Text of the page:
This post you are about to read is a brief summary of Professor Joshua Dickson’s biography, research interests, published works, honorary appointments and PhD supervisions.
Kindly read from starting to end what Professor Joshua Dickson is all about.
Biography of Professor Joshua Dickson
Professor Joshua Dickson is and Alaskan born Head of Traditional Music at the Royal Conservatoire of Scotland.
He arrived in Scotland in 1992 to study Scottish Gaelic at the University of Aberdeen (MA, 1996). Thereafter, undertook doctoral research in the history of the piping tradition of the southern Outer Hebrides at the School of Scottish Studies, University of Edinburgh (PhD, 2001), now published under the title When Piping Was Strong: Tradition, Change and the Bagpipe in South uist (John Donald, 2006).
Professor Joshua Dickson’s research interest.
According to sources, it’s was revealed that Professor Joshua’s PhD thesis was published under the title When Piping Was Strong: Tradition, Change and the Bagpipe in South Uist (John Donald, 2006). His anthology of piping studies, The Highland Bagpipe: Music, History, Tradition, is published by Ashgate under its Popular & Folk Music series (2009).
Teaching commitment portrayed by Professor Joshua Dickson
He contributes broadly to the teaching of history and research skills across all academic levels, to Gaelic language and song studies and to the pibroch syllabus within the Highland bagpipe curriculum.
He is currently concerned with leading curricular reform which has helped position Scotland’s national conservatoire as distinctive in the UK and wider Europe in the field of tertiary-level traditional/folk music education.
His publications has brought to light the role of women in the inheritance and transmission of traditional Gaelic canntaireachd in Hebridean life via the journals Scottish Studies and Review of Scottish Culture (2013).
He has also been a postdoctoral fellow of Celtic & Scottish Studies, University of Edinburgh, and acted as an assistant editor of peer-reviewed journal Scottish Studies.
Some publications by Professor Joshua Dickson include the following below
In 2006, When Piping Was Strong: Tradition, Change and the Bagpipe in South Uist. Edinburgh: John.
In 2007‘Traditional Gaelic Bagpiping: 1745 1945 by John G Gibson’. Review,Scottish Studies 34.
With the aid of J Decker Forrest, Professor Joshua also in 2009 publo6: ‘Piping in South Uist and Benbecula: a research journal, 21-27 November 2006’ in three parts, Piping Today 28-30.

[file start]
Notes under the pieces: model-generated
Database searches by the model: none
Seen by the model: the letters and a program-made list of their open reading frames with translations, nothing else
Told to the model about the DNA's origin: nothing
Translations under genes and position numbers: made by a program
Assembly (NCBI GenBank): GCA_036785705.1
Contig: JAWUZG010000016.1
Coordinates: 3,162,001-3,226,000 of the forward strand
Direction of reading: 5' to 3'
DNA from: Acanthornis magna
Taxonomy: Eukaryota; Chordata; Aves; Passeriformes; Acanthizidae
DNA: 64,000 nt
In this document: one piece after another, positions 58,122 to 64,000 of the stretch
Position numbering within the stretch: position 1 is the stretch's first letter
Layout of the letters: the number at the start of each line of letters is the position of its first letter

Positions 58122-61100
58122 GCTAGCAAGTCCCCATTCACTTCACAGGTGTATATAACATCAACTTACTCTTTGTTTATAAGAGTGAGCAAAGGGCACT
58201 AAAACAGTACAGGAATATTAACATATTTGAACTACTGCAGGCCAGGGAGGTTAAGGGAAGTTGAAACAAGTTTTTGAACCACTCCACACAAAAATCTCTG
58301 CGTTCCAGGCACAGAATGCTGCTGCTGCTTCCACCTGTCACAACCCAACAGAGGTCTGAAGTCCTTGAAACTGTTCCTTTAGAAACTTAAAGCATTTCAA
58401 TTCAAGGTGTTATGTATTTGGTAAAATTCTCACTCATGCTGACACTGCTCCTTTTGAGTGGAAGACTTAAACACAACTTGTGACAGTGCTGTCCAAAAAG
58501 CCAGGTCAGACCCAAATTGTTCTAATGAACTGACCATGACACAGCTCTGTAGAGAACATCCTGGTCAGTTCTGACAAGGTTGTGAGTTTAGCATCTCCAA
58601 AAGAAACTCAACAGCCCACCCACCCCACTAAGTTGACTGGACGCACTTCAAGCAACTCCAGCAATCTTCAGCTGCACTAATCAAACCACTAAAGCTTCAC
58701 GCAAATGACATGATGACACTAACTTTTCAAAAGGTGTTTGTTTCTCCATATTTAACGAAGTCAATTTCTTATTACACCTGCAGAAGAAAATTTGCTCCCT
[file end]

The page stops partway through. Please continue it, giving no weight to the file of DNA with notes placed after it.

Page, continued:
In 2009, this was his last publication that year called, ‘Canntaireachd’ in Tocher 59, Edinburgh: Dept of Celtic and Scottish Studies.
Still in 2009, he published: ‘Tullochgorm transformed: a case study in revivalism and the Highland pipe’ in J. Dickson (ed) The Highland Bagpipe: Music, History, Tradition. Aldershot: Ashgate, pp. 191-219.
In 2012, he supervised ‘Pipe Music of the Clan MacLean by Lieutenant Colonel Donald MacLean and James Beaton’. Review, Piping Today 61: 29.
In 2012, he also supervised ‘Orality and Literacy as Interdependent Cultures: Remarks on the Development of Graded and Tertiary Syllabuses in Scottish Traditional Music’. Paper presented to the Symposium on Cross-Cultural Musical Encounters, Centre for Intercultural Musicology at Churchill College, University of Cambridge.
He made his last publication in 2012 With Celia Duffy: ‘Take it in, not to heart: making expectations of collaborative learning explicit’ in Helena Gaunt (ed) Collaborative Learning in Higher Education: Why, What and How?. Aldershot: Ashgate, pp. 205-11.
Apart from making publications and various paper reads, Professor Joshua Dickson was also a few honorary appointments, check then one of them below
•Between 2003-2008, he was appointed as the Assistant Editor, Scottish Studies (Edinburgh: Celtic and Scottish Studies, University of Edinburgh)
Doctoral supervision and examination by Professor Joshua Dickson
• He was the Convener of Examination Committee for PhD candidate Bethany Whiteside, ‘The Hidden Dancers: a Sociological Analysis of Participatory Dance Activity and Practice in Glasgow’, Royal Conservatoire of Scotland, 2015.
• The Specialist External Examiner for PhD candidate Éamonn Costello, ‘Sean-nos singing and Oireachtas na Gaeilge: Identity, Romantic Nationalism and the Agency of the Gaeltacht Community Nexus’, University of Limerick, 2015.
• The Overseas Specialist External Examiner for PhD candidate Daniel Milosavljevic, ‘Piobaireachd in New Zealand: Culture, Authenticity and Localisation’, University of Otago, 2014.
• He was also appointed as the External Examiner of doctoral studies in progress: PhD candidate Nollaig O Fionghaile, ‘Sunesis: Investigations on an Evolving Aesthetic in Traditional Music’, Dublin Institute of Technology, 2013.
• And lastly, he was the Convener of Examination Committee for PhD candidate Lori Watson, ‘The New Traditional School in Scotland: Innovation, Beyond-Tune Composition and a Traditional Musician’s Creative Practice’, Royal Conservatoire of Scotland, 2013.
I’m also proud to also inform you that Professor Joshua also supervised some PhD candidates, check them out below.
Andrew Bova (Competition Light Music in Highland Piping, 1947-2015)
Steven Graham (Pipe Band Snare Drumming)
Mohammed Amin Kashmiri (Revival of Persian Traditional Music)
Emma Tomlinson (The Viola in Scottish Traditional Music)
I hope you know have a brief understanding of who Professor Joshua Dickson is, his research works and contributions to various universities.
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